Republican legislators are demanding more information about whether DFL Sen. Jeff Hayden abused his power and aided the misspending of taxpayer money.
During an ethics hearing Wednesday, lawmakers asked Minneapolis school board officials to submit affidavits detailing whether Hayden and Sen. Bobby Joe Champion, DFL-Minneapolis, threatened to withhold state funding if the district did not award a $375,000 contract to Community Standards Initiative (CSI), a group whose mission was to close the achievement gap.
Lawmakers also are asking the state Commerce and Human Services departments to provide any documents that detail what role Hayden played in Community Action of Minneapolis’ alleged misspending.
DFLers and Republicans provided vastly different accounts of the outcome of Wednesday’s hearing.
“We are pleased the Ethics Subcommittee granted a de facto probable cause ruling regarding our complaint against [Hayden],” Senate Minority Leader David Hann, R-Eden Prairie, said after the hearing. “The subcommittee wants more information and facts before they make their final decision in this important matter.”
The hearing was the first time Hayden has spoken publicly about the allegations. In a statement, he said that the evidence presented at hearing was “nothing more than speculation and misinformation.”
“A thorough consideration of the facts by a bipartisan subcommittee failed to demonstrate that my conduct was in any way unethical or in violation of the rules of the Senate,” he said.
The ethics subcommittee will continue its proceedings on Nov. 5, the same day it will hear a similar complaint against Champion, also filed by Senate Republicans.
The ethics inquiry stems from the Star Tribune’s reporting on Hayden’s connections with CSI and Community Action. Hayden appointed his wife to serve on his behalf on the board of Community Action, which was at the center of a state audit that alleges misspending of more than $800,000, including trips for board members.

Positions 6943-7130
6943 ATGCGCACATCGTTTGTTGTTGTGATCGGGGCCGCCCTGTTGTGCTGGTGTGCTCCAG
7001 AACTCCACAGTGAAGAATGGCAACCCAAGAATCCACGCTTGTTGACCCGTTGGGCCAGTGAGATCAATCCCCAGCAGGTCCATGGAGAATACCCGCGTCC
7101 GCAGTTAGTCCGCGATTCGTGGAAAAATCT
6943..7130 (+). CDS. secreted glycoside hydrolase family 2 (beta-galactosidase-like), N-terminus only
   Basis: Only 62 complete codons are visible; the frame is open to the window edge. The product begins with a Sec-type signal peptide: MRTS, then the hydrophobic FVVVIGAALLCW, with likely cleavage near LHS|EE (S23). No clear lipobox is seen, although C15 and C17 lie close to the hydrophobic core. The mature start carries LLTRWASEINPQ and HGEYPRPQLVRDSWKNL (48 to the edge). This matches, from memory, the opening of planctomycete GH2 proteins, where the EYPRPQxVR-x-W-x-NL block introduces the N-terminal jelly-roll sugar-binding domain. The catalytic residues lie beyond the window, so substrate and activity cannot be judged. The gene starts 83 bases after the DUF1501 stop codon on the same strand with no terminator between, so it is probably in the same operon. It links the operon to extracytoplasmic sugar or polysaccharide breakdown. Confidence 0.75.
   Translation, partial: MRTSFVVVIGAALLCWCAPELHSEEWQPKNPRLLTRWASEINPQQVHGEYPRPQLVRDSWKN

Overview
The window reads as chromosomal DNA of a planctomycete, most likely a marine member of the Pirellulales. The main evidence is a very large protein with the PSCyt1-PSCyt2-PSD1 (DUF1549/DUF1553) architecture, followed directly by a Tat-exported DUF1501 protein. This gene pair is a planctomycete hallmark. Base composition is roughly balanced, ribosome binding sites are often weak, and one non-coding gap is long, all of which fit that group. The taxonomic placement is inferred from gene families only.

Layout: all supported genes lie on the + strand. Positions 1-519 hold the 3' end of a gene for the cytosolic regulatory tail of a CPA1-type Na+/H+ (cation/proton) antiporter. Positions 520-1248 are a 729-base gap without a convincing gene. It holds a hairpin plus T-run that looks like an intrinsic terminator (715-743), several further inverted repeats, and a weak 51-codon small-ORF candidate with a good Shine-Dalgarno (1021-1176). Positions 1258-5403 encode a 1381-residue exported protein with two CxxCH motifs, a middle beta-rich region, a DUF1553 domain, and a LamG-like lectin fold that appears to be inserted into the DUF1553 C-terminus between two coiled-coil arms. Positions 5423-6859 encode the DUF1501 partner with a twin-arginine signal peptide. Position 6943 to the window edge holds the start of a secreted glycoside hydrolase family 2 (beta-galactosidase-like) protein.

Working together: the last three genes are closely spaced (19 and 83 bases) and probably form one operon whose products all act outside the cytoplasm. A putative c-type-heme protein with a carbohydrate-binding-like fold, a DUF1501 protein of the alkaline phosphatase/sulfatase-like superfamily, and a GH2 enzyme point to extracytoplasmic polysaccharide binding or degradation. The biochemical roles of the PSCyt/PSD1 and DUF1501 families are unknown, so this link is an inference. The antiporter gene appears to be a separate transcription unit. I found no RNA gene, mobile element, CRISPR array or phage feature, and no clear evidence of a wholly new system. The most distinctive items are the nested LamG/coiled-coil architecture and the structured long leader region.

The subcommittee tried to determine whether there was probable cause to act against Hayden.
For nearly two hours, it deliberated the validity of the allegations that Hayden threatened to withhold funding to the district.
State Sen. Tony Lourey, DFL-Kerrick, criticized Hann’s reliance on news media accounts without doing his own investigation.
“We are public officials. People can, and do, say all kinds of things about us,” Lourey said.
He said Hann’s complaint relied on an unnamed source quoted in the Star Tribune saying Hayden and Champion threatened to withhold funding if it did not award the contract to CSI.
But Hann pushed back, saying he believed it was the ethics committee’s role to do the investigation. He argued his role was simply to present public facts.
“I did not call the school board, because no one would say that on the record without a subpoena,” Hann said. “I think they will have to be compelled to come and say if that happened.”
Hayden and his attorney, Charles Nauen, strongly denied the allegations.
“I want to be clear, I never threatened or bullied the Minneapolis public schools to enter into a contract with CSI,” Hayden said. “I’m offended by this attack on my integrity. I never realized any personal gain from CSI.”
Several members of CSI, including founder Al Flowers, were present at the hearing. Hayden’s father, Peter, and wife, Terri, also were present. Champion also was in attendance.
Although the two Democratic senators failed to pass a motion to dismiss the allegations, arguing the facts were not strong enough, they voted to allow Hann to press the district for more information.
As for his involvement in Community Action, Hayden said he did not benefit in any way from the organization’s alleged misspending. He also said he did not even know there was any mismanagement going on. “Everything I knew at the time was that things were going well,” Hayden said. “What I want to know now is what actually happened with those dollars.”
Lourey wanted to dismiss the complaint because he believed that the state was already conducting several investigations into the organization that would determine whether Hayden participated in any wrongdoing.
Hann, however, argued those investigations would be too broadly focused. “That’s an investigation of Community Action of Minneapolis as an organization, this is an ethics complaint,” Hann said. “There is some level of concern that we should all have. Do the directors referenced in [the audit] include Senator Hayden or not?”
Alejandra Matos • 612-673-4028